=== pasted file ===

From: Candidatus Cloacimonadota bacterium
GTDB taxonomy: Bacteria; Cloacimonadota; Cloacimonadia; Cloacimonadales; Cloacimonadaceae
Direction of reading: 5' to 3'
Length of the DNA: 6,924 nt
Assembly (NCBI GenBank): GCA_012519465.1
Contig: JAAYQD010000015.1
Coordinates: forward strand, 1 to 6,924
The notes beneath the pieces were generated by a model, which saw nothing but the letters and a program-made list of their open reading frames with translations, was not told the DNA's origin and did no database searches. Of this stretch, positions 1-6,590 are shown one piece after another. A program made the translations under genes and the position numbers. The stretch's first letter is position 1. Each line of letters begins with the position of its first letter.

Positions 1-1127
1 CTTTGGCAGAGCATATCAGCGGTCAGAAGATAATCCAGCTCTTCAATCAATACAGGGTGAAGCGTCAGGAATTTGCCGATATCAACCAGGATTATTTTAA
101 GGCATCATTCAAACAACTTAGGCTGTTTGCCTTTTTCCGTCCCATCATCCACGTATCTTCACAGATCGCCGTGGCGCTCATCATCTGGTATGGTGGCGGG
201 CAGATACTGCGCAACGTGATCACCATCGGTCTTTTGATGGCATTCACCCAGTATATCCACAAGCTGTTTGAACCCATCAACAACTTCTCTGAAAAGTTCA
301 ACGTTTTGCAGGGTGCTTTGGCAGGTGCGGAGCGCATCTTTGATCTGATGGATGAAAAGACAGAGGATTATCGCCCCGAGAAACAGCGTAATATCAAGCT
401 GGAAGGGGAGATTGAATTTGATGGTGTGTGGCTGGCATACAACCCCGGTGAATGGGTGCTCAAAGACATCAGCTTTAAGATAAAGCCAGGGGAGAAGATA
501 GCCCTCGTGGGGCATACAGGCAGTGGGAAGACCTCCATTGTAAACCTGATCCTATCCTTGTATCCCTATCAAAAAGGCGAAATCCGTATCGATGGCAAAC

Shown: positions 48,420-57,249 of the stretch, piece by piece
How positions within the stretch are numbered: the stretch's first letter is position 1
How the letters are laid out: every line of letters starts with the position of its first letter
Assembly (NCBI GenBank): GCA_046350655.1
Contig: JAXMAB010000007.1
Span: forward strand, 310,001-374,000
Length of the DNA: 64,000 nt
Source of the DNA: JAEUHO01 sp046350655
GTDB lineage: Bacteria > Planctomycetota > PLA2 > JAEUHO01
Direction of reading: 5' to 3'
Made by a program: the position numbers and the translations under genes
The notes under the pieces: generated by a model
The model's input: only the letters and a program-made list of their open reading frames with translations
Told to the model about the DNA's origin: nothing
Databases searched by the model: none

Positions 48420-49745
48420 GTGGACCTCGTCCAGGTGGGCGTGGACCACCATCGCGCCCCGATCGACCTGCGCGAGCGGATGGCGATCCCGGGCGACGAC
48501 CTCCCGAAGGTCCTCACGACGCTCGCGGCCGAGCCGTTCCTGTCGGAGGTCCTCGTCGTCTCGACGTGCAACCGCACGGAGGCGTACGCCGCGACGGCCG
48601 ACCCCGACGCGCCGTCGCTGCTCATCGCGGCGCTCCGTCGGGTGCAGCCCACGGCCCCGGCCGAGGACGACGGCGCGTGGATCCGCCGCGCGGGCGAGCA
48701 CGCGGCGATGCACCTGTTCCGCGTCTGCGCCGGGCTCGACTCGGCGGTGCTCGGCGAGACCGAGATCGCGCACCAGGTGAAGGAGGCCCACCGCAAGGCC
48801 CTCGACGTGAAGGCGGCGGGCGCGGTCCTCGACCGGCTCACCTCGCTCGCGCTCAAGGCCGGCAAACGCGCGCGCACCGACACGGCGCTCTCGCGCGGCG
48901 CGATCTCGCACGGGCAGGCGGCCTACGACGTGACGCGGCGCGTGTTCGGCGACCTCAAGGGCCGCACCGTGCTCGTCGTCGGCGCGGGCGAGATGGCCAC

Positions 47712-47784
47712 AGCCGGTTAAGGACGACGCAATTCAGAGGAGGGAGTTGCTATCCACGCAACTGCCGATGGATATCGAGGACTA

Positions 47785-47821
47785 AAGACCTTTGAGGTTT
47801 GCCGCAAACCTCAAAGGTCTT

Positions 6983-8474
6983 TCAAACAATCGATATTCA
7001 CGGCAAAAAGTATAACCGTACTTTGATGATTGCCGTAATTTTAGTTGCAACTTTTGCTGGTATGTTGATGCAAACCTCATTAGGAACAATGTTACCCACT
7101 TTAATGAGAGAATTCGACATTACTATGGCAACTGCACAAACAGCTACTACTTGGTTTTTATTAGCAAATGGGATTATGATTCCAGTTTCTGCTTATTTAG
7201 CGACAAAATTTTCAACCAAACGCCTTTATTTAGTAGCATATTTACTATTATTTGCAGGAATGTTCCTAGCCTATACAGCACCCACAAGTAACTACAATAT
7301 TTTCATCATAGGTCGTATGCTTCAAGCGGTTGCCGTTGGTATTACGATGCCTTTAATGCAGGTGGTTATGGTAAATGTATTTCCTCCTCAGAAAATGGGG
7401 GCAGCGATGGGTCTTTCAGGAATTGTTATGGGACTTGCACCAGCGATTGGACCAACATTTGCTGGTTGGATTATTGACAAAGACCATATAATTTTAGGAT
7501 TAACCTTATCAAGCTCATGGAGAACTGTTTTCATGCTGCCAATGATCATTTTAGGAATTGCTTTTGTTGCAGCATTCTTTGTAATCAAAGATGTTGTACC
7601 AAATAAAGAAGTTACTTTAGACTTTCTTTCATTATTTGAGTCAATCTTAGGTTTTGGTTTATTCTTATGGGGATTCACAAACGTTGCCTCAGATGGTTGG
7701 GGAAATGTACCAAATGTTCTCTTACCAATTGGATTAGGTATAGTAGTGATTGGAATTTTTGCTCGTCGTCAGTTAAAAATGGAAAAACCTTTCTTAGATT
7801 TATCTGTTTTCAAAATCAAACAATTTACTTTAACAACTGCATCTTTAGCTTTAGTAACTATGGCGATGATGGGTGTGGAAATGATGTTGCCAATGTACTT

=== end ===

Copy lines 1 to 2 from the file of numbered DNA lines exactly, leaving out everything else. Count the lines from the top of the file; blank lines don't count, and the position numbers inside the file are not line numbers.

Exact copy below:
From: Candidatus Cloacimonadota bacterium
GTDB taxonomy: Bacteria; Cloacimonadota; Cloacimonadia; Cloacimonadales; Cloacimonadaceae